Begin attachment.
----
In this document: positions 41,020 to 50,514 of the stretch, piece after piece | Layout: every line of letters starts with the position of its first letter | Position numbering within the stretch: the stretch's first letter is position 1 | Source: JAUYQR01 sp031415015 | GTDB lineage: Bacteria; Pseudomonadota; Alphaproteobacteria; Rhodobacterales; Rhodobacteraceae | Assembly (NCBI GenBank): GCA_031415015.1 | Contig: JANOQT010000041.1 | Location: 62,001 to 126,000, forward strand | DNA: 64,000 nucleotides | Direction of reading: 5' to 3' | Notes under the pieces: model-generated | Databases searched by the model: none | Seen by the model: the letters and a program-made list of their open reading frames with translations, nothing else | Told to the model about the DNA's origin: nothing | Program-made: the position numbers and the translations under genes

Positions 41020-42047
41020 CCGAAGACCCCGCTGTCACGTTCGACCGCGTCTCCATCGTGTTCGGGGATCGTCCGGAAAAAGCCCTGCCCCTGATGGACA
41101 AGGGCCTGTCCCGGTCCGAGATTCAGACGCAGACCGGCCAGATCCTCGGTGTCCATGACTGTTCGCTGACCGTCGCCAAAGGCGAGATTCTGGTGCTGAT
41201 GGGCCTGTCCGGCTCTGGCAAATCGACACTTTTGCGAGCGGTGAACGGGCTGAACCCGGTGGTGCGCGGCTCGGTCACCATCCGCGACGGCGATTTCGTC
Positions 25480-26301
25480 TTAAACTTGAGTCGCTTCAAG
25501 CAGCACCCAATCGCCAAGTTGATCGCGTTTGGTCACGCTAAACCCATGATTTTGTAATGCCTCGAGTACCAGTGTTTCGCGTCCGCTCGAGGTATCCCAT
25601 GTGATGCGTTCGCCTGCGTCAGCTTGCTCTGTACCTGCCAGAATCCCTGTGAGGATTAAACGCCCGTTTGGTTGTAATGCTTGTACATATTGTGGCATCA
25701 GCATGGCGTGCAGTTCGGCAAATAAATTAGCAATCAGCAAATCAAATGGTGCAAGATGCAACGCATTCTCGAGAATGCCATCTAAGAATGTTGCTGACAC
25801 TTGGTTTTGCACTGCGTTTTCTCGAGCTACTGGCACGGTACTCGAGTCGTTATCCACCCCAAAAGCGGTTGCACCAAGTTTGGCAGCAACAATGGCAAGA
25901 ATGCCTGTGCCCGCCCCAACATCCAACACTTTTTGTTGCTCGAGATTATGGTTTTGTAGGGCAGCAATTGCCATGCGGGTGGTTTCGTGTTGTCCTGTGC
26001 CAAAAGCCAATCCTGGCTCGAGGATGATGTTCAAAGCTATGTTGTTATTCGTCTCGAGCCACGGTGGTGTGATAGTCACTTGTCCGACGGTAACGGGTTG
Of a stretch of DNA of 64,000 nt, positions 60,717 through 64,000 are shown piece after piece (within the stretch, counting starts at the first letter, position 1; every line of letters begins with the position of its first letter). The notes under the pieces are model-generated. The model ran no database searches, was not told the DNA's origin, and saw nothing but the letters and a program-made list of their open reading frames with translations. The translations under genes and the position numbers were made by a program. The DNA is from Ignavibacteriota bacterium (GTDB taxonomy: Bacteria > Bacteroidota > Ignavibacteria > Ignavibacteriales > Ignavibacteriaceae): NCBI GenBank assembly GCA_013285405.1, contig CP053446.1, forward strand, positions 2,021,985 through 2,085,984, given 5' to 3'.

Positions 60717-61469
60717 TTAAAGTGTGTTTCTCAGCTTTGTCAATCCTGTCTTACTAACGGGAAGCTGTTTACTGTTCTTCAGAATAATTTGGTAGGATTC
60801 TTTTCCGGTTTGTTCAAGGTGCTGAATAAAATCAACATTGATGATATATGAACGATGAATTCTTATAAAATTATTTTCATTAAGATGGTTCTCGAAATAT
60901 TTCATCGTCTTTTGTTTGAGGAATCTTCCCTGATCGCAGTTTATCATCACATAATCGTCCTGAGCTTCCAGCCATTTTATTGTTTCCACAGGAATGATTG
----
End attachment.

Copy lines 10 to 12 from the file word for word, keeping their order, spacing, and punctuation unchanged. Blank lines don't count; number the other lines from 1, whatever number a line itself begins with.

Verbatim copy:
25701 GCATGGCGTGCAGTTCGGCAAATAAATTAGCAATCAGCAAATCAAATGGTGCAAGATGCAACGCATTCTCGAGAATGCCATCTAAGAATGTTGCTGACAC
25801 TTGGTTTTGCACTGCGTTTTCTCGAGCTACTGGCACGGTACTCGAGTCGTTATCCACCCCAAAAGCGGTTGCACCAAGTTTGGCAGCAACAATGGCAAGA
25901 ATGCCTGTGCCCGCCCCAACATCCAACACTTTTTGTTGCTCGAGATTATGGTTTTGTAGGGCAGCAATTGCCATGCGGGTGGTTTCGTGTTGTCCTGTGC